Patient enrollment and recruitment was greatly affected by the pandemic due to patient safety concerns and government imposed travel restrictions and lockdowns. Results from a retrospective cohort study examining more than 62,000 clinical trial activations during the pandemic found the number of studies initiated in the United States from February to May 2020 was only 57% of what is normally expected. Additionally, the requirement for social distancing and self isolation negatively impacted trials leading to staff/participant shortages.
These challenges forced clinical trial sponsors to employ other trial models such as decentralised clinical trials (DCT) and adopt digital health technologies such as telehealth visits and remote patient monitoring. Organisations such as the FDA implemented guidelines on how to continue trials during the pandemic, allowing investigators to use these digital health technologies and deliver drugs to participants' homes, or use online platforms to consent to taking part in trials.
Digital health technologies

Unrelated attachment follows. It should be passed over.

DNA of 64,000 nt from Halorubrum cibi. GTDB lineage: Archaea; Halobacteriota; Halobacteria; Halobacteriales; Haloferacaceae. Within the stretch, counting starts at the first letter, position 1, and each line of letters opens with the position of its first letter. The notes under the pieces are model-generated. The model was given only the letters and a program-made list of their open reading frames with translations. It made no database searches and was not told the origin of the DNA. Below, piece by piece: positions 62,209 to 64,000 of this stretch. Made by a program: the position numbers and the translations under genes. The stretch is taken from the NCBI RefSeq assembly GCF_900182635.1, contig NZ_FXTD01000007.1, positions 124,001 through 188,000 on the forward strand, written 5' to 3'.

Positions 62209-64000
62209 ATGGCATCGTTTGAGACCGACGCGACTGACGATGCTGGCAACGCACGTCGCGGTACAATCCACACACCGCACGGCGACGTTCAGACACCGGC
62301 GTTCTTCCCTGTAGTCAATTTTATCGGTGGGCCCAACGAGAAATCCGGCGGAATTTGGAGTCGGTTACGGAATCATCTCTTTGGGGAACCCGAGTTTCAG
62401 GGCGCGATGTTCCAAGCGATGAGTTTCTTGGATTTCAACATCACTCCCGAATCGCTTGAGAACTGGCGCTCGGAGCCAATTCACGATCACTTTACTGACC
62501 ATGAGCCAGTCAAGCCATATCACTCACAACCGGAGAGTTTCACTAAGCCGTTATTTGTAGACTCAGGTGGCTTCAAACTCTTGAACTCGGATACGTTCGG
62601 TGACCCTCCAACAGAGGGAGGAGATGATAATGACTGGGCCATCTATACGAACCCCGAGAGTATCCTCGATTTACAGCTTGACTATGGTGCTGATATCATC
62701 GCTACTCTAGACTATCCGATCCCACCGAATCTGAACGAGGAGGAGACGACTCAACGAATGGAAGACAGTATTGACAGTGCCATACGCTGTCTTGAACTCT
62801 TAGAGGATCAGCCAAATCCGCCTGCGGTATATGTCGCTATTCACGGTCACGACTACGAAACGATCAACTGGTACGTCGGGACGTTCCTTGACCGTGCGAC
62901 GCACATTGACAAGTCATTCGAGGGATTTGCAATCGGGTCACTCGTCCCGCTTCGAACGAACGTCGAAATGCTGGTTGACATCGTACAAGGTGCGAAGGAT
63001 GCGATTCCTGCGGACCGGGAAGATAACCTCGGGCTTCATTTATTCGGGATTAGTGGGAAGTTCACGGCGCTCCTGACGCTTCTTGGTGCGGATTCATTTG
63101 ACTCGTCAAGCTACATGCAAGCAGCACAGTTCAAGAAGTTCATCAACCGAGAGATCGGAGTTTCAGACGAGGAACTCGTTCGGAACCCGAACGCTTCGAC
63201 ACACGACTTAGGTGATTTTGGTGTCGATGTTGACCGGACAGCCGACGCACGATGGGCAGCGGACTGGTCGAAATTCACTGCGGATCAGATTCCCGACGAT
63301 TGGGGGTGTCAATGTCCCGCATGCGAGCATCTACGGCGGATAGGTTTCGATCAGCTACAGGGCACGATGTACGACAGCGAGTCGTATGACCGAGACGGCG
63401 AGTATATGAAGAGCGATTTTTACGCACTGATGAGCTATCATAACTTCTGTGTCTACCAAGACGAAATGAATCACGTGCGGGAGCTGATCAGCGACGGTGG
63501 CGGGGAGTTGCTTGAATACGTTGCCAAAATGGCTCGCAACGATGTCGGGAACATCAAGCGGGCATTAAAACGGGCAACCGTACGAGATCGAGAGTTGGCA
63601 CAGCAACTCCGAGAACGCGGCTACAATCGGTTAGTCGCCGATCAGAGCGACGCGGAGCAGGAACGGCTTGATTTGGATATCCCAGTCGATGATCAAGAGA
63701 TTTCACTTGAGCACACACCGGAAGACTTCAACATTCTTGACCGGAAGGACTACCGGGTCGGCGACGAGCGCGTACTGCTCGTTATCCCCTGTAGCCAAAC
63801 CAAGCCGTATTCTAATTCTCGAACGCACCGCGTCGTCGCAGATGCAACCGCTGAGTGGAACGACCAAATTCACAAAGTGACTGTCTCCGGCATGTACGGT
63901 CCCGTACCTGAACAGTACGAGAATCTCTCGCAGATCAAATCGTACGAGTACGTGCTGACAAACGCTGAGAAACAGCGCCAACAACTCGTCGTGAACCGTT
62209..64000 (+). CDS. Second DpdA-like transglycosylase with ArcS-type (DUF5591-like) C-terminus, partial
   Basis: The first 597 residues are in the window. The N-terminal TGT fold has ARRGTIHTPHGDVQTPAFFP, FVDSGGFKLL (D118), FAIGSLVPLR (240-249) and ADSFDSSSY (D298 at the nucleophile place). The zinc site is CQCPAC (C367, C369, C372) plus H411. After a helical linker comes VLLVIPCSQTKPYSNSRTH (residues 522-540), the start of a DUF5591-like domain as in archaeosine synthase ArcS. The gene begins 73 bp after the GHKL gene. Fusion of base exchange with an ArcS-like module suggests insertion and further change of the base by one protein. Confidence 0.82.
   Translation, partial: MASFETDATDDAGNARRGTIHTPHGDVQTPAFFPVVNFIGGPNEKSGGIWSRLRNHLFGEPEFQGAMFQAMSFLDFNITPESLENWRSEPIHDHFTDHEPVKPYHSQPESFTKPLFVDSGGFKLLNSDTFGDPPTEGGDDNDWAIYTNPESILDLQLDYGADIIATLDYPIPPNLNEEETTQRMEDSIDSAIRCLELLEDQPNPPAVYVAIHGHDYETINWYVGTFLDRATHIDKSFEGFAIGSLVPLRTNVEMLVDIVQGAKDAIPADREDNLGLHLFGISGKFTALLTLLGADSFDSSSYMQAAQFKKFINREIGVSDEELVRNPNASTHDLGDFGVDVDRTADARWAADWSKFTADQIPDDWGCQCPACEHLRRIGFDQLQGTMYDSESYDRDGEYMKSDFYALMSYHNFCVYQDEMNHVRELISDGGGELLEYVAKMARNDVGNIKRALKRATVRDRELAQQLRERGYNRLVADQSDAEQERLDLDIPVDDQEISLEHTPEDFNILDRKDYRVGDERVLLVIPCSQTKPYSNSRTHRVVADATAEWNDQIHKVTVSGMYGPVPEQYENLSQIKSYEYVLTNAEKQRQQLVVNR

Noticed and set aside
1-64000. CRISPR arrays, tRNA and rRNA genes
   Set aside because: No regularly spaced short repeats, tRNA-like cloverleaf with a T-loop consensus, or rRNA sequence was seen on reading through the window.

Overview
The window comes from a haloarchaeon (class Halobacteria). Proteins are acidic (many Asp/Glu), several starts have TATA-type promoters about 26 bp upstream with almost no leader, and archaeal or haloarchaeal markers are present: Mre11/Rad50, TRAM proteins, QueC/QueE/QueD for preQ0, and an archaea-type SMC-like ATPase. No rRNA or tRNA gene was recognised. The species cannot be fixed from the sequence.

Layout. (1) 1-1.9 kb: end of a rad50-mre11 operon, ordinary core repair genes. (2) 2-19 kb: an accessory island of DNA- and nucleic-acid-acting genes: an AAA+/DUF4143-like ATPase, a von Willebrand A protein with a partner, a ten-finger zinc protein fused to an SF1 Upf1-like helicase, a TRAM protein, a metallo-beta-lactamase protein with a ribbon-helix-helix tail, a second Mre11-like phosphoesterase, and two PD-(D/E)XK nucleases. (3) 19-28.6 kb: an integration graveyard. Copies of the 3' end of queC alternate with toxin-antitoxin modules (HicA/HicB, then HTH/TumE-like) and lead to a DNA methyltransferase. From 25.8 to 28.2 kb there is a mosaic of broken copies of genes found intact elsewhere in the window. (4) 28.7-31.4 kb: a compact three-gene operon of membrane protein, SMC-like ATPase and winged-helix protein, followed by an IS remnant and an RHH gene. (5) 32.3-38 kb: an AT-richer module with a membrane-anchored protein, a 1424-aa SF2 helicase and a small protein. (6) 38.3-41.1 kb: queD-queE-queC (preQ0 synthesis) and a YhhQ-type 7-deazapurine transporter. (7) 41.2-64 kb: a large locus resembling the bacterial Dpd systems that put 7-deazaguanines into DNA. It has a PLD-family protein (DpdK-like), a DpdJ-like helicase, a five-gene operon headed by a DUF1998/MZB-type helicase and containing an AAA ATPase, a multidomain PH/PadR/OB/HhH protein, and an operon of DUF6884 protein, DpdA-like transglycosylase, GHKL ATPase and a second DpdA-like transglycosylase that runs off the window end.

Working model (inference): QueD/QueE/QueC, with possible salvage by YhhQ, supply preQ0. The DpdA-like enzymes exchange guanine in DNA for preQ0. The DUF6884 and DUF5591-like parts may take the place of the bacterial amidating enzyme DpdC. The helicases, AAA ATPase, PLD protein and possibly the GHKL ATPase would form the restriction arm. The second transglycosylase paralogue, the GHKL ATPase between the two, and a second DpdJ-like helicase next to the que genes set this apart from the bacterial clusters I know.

The use of digital health technologies can alleviate many of the disruptions caused by the COVID-19 pandemic. Self isolation and social distancing requirements can be mitigated through the use of telehealth visits and remote patient monitoring. Digital health technologies such as wearables and sensors allow clinical trial investigators to collect information on a patient's heart rate variability, sleep, blood pressure and glucose monitoring to demonstrate how a treatment may be affecting them daily. The use of wearable devices and sensors makes it easier for individuals to participate in trials and gives investigators access to diverse patient populations. Additionally, using these digital technologies ensures patients and investigators remain connected at all times. According to Kaiser Associates and Intel, 70% of clinical trials will utilize some form of wearable sensors by 2025, highlighting the importance of this technology in future clinical trials.